City slicker in Oslo
It's a great time to visit Norway's capital and enjoy long warm days and striking natural beauty. Nick Boulos offers a guide for new and returning visitors
Sunday 13 June 2010
Norwegians enjoy the great outdoors and they never stop thinking up creative new ways to tempt visitors and residents alike into embracing active, clean-living lifestyles.
The latest initiative is Sukkerbiten (sukkerbiten.no), billed as Oslo's new "summer island". Located in the city's famous fjord and opened to the public just last week, Sukkerbiten can be accessed via a footbridge from the Opera House and is roughly the size of a football pitch; indeed, it was once the training ground for the city's police team. Today, it's a serene escape for those craving a game of croquet on its neat lawns or some al fresco culture at one of the many concerts throughout the summer.
Now is, undoubtedly, a glorious time to visit the Norwegian capital, with warm temperatures and long sunny days. Just a stone's throw from the fjord and its archipelago of 40 forested islands – a playground for walkers and kayakers – are striking public spaces scattered across a compact city centre, including the rolling grounds of the stately 19th-century Royal Palace. Art buffs will love Vigeland Park, decorated with hundreds of Gustav Vigeland's abstract sculptures depicting human nature. Elsewhere, bars and chic boutiques bring a touch of modern life to the elegant neoclassical avenues.
The Nobel Peace Center (00 47 4830 1000; nobelpeacecenter.org) for a fascinating exploration of the award and its past winners.
The Norwegian Centre for Design and Architecture (00 47 2329 2870; doga.no) for a masterclass in contemporary Nordic art. Exhibits change every couple of months but the emphasis is usually on progressive Scandinavian trends, from graphic design to lighting.
A fjord cruise (00 47 2335 6890; boatsightseeing.com) through part of the 100km Oslo Fjord, departing from opposite the City Hall. Sample Norway's natural beauty without leaving the city limits but be sure to alight at the Bygdoy Peninsula for the impressive Viking Ship Museum.
The harbourside pier of Aker Brygge, overlooking the Oslo Fjord. This has become a popular meeting point for locals, who are often seen sitting by the boats eating ice cream and drinking on the outdoor terraces. The many restaurants here, including The Edge and the seafood specialist Sjomagasin and Lofoten, are among the city's best.
The National Gallery (00 47 2198 2000; nasjonalmuseet.no), which features pieces from the romantic period by several significant Norwegian artists, including Adolph Tidemand. Most head straight to room 24 to see Edvard Munch's The Scream – hardcore fans should also go across town to the museum dedicated to the artist (00 47 2349 3500 munch.museum.no).
Kolonihagen (00 47 9931 6810; kolonihagen.no) for a caffeine fix. Norwegians are among the biggest coffee drinkers in the world and Oslo has taken café culture to its heart. One favourite spot is this rustic coffee house in a small courtyard, which serves organic pastries and is renowned for its carrot cake.
Oslo Opera House (oslooperahouse.com). It's impossible to miss this futuristic structure in the middle of the city made from gleaming white marble. Walk up its steep ramp for views over Oslo, its hills and fjords.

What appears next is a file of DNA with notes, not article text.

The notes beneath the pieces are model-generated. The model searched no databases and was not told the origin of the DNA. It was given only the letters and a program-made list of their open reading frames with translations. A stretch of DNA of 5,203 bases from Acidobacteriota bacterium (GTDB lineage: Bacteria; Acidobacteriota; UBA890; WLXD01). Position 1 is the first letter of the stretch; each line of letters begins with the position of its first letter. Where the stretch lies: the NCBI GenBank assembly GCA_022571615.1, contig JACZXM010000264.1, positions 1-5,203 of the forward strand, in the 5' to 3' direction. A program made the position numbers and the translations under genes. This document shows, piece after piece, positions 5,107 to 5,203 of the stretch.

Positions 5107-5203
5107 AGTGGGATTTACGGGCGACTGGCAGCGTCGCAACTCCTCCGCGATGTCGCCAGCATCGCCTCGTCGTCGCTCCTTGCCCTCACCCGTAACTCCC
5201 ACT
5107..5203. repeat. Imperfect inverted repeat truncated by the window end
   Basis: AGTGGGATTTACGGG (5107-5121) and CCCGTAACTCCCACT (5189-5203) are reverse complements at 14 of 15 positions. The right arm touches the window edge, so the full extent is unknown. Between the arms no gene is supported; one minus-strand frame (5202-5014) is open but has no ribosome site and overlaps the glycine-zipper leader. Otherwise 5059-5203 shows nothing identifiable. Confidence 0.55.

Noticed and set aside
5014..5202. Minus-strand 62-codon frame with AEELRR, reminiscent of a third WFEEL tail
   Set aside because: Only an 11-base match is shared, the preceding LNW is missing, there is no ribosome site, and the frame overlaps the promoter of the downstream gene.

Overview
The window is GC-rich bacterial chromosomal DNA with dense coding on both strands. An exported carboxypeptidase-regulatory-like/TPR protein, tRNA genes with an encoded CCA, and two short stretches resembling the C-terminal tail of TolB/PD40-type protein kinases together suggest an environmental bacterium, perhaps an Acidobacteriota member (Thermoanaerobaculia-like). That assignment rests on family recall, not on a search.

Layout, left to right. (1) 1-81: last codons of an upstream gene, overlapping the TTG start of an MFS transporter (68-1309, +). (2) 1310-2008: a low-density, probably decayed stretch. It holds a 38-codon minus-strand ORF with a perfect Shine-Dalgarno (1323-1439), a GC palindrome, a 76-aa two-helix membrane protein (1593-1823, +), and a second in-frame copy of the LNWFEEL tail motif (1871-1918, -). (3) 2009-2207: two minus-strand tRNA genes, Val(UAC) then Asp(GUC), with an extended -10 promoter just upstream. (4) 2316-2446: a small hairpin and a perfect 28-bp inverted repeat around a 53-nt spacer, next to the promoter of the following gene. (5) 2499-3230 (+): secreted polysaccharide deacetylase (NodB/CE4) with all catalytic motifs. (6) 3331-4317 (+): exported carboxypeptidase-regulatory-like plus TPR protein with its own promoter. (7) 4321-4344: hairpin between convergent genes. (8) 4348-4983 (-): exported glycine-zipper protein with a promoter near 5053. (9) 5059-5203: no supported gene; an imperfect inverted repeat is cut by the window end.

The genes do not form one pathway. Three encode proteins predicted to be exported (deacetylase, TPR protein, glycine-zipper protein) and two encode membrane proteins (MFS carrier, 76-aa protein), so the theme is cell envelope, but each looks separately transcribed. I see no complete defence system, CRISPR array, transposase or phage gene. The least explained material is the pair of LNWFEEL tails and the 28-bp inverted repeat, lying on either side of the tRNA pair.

Until the 1970s, Oslo's bourgeoisie barely gave this working-class neighbourhood a second thought. Today, Grunerlokka is described as Oslo's Notting Hill. Trendy eateries, independent fashion designers and vibrant bars line Thorwald Meyer Street and there's a thriving art scene, too. An influx of slick apartments housed in sympathetically resorted factories and breweries have made this one of the city's most desirable districts to live in.
Straight out of 1920s Paris, this romantic bar, modelled on Moulin Rouge, opened its thick red drapes last month. Everything was sourced from flea markets across Europe, from the prints of scantily clad French ladies to the crockery. Bar'Deaux also claims to be the only drinking hole outside Paris to have a bottle of rare Moulin Rogue cognac – the perfect tipple to enjoy by the roaring log fire.
Details: 00 47 9173 2554; Radhus gata 30.
This chic hotel is so new the paint is barely dry. The 96 minimalist rooms are a little small but don't skimp on luxurious touches. Each is equipped with iPod dock, flatscreen TV and extra thick comfy mattresses. Be sure to hire one of the hotel's electric bicycles – perfect for exploring the city's hilly suburbs. Doubles from £107 per night.
Details: 00 47 2201 6400; rica.no
The Nighthawk Diner
Serving high-quality locally reared beef in swish brown and yellow leather booths with Johnny Burnette playing on the jukebox, this popular diner is more gourmet dining 1950s style than greasy burger joint.
Details: 00 47 9662 7327; Seilduks gata 15.
Acclaimed local designer Zuzanna Gregorowicz has opened a new boutique in the heart of Frogrer, Oslo's fashion hub. Zuzanna's high-end jewellery – crystal earrings and pendants – embrace old-school glamour, while sunglasses, shoes and handbags can also be found on the quirkily decorated shelves.
Details: 00 47 2255 3140; zuzannag.com
Tobias Gustafsson, head chef at Sjomagasin restaurant
"For a fantastic shopping experience, head to House of Oslo. It specialises in interior furnishings and has the most amazing kitchen utensils, porcelain, and striking designer fixtures – something's bound to catch your eye. The pieces are very exclusive, very slick and very Scandinavian."
Details: 00 47 2323 8560; houseofoslo.no
How to get there
Nick Boulos flew from London Heathrow to Oslo with SAS (020-8990 7000; flysas.com), which offers return flights from £158. A double room at Hotel Folketeateret (00 47 2200 5700; clarionhotel .com) costs from £155 per night on a B&B basis.
Norwegian tourist board (020-7389 8800; visitnorway.com).
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